Those Bangshifters who are old enough to have owned muscle cars when they were new, or nearly new, remember taking their rides to a performance oriented dealership to get a super tune that was good for a couple of tenths on the quarter mile. From the stories we read and heard over the years, they rejetted the carb, recurved the distributor, and generally dyno tested the car to show results. Most accounts say this “super tune” was good for a decent horsepower increase and quicker times down the quarter mile. Dealers like Nickey Chevrolet and Grand Spaulding Dodge found power right in the stock distributor by simply changing the curve of the ignition timing.
But what exactly did they do to that factory distributor? And why didn’t the factory just curve the distributors like this to begin with? The factories needed to keep the engines reliable and keep from predetonation because they were under warranty and being thrashed by owners anyway, so they simply curved the distributors on the conservative side. We’ll show you on an HEI we pulled from a junkyard car in this part one of the article. Later, we’ll stab that distributor in our project ’65 Impala SS and put it on the chassis dyno to see real results, good or not.
Our pal Yannick Sire of Sire Custom Performance showed us how it’s done. We have to pass along a huge thanks for allowing us to show what he had spent hours perfecting the technique. This is something people pay him to do their cars and he’s giving up the details to everyone on the net. So we’re sending him huge props! While building his twin engined hot rod on a severe budget, Yannick needed both engines’ ignition curves to match as closely as possible. Instead of buying a pair of pricey distributors, he just spent a bunch of time pulling the distributors in and out until they were just right. Here we go!
This is the distributor we started with. An old, crappy HEI dated around 1977. HEI’s can have as much as 28* of mechanical advance going on inside them. That is way too much advance. According to Yannick’s scientific testing over the years, an HEI should have 18* of mechanical advance. He then gives the engine as much as 20* of initial advance depending on the engine combo. This distributor had zero advance because it’s so corroded, the mechanical advance was frozen stiff.
The first thing to do is to remove the weights and springs off the pins. This is where you need extreme patience and care while removing old parts because you can very easily break off these pins. Snap one off and you’ll need a whole new distributor. We made that boo boo ourselves.
The first order of business is to disassemble the distributor. That means you have to knock out of the roll pin out of the distributor gear with a punch. This will allow you to remove the shaft out of the housing. Using a bench vise to hold the distributor will save you a few cuts and bruises.
Since the mechanical advance was stuck on this distributor, Yannick had to clean the crud and rust off the shaft, then knock the burs down too. Then he took a sand roll to the inside of the counter weight.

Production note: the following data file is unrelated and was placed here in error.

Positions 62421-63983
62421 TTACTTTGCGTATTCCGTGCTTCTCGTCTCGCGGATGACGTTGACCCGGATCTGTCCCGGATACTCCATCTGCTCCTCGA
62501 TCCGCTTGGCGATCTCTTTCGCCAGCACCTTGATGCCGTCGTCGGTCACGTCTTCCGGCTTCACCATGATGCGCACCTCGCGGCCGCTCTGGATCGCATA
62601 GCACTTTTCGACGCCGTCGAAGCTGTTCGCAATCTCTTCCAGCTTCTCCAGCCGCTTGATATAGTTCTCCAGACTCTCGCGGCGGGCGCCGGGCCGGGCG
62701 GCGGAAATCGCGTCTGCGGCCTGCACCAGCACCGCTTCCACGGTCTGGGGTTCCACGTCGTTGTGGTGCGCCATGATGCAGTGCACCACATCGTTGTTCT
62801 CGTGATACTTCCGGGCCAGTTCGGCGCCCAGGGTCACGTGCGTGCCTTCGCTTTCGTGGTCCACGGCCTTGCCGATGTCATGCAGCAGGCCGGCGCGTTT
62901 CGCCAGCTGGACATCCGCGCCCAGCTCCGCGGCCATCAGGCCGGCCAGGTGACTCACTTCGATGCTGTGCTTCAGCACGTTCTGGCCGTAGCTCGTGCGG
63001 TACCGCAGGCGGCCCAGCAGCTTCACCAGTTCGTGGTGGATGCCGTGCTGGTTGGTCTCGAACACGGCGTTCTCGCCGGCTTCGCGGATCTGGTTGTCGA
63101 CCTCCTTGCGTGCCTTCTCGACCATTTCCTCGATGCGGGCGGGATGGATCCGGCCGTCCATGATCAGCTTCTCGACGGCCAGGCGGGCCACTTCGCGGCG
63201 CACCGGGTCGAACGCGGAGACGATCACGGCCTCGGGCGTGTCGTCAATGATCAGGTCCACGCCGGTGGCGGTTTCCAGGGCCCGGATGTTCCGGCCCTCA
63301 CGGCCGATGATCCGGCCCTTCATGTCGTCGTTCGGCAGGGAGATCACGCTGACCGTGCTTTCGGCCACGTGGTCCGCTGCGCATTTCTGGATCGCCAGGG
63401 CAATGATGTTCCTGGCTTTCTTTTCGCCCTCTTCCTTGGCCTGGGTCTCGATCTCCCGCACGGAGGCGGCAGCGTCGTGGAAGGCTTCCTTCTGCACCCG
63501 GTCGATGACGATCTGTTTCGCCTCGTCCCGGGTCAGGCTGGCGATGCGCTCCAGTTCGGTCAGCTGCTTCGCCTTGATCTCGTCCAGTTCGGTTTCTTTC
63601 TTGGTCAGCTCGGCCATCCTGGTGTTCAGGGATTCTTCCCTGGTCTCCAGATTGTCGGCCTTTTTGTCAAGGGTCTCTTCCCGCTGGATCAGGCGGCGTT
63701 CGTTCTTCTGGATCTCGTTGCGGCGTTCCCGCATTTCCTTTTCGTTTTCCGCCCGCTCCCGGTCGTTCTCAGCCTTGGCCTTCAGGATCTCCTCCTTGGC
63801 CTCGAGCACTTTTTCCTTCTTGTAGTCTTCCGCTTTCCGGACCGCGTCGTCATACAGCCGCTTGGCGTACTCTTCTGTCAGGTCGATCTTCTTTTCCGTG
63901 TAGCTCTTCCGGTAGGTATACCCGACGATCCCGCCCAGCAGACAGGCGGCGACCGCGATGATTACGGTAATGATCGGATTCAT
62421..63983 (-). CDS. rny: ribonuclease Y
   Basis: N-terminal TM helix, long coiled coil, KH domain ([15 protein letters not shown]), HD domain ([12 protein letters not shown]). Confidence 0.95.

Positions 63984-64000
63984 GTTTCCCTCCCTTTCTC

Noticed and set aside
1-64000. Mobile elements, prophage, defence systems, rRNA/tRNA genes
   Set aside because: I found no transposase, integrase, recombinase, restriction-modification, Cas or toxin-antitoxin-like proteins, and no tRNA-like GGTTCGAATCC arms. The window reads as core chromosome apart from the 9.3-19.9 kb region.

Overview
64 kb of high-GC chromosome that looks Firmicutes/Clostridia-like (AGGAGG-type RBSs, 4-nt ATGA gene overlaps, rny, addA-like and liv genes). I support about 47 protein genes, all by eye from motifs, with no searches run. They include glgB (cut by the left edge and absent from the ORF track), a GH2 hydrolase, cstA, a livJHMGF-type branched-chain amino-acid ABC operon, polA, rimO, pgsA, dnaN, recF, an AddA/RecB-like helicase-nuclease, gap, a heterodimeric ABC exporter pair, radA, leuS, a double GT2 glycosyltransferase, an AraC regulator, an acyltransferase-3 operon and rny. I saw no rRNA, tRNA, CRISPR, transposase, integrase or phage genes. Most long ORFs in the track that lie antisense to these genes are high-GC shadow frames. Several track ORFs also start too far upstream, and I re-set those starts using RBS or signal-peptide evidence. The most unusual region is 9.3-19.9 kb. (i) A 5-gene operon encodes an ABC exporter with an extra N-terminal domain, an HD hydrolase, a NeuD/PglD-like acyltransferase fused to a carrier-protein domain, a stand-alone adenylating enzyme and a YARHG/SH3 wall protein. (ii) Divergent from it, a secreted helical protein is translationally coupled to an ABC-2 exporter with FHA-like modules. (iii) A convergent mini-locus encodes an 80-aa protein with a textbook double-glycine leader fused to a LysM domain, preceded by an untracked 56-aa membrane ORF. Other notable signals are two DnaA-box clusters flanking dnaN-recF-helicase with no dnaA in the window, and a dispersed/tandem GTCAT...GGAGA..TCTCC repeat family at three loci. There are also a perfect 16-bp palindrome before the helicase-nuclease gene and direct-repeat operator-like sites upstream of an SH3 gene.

The object of all this work so far is to get to these two slots. They measure at .570 in. on this particular distributor, but these are not consistently the same size. We are going to weld up part of one these slots to reduce the slot down to .425 in. This will give us 18 degrees of mechanical advance. It is not necessary to weld up both slots. The pin on the counter weight will stop advancing the timing with one slot modified. It is important to weld the side of the slot that the pin on the counter weight moves toward when advancing.
After welding the slot, Yannick ground the slot with a a die grinder to get the required .425 in. opening. He then used a grinding disc on the die grinder to grind the weld to the surface on both sides of the weight plate. Take your time here to get it nice and smooth in order to allow the moving parts to move easily.
This is what the modified slot will look like when your done.
The next two photos shows how the modified weight plate and counter weight will move when centrifucal force of the distributor spinning faster causes the timing to advance.
Yannick now reassembled the distributor and reinstalled the distributor gear with it’s roll pin while bleeding all over everything. Some mystery sharp object bit him. We have that same problem whenever we walk into a garage or touch a tool.
Don’t bother with the old weights and springs. Yannick used Moroso’s part # 72300 HEI Recurve Kit that comes with new weights, three pairs of springs, and three pairs of plastic dowel spacers. What dowel spacers you need depends on when your distributor was made. The diameter of the dowel pins changed over the years.
This is how everything goes back together with the new Moroso parts. Yannick starts off with the two medium springs. Heavier cars usually like the heavier springs and lighter cars like the lighter ones. You can mix and match to see what works the best for your combo.
The back of Moroso’s kit package has this chart which shows the rate each of the springs will allow timing to advance and what rpm max advance is reached. The bloody finger prints are not included on all kits.
In our next installment we will be installing this distributor on our 65 Impala SS and then bolting the car on a chassis dyno to see what kind of power we will gain over a distributor with the stock curve.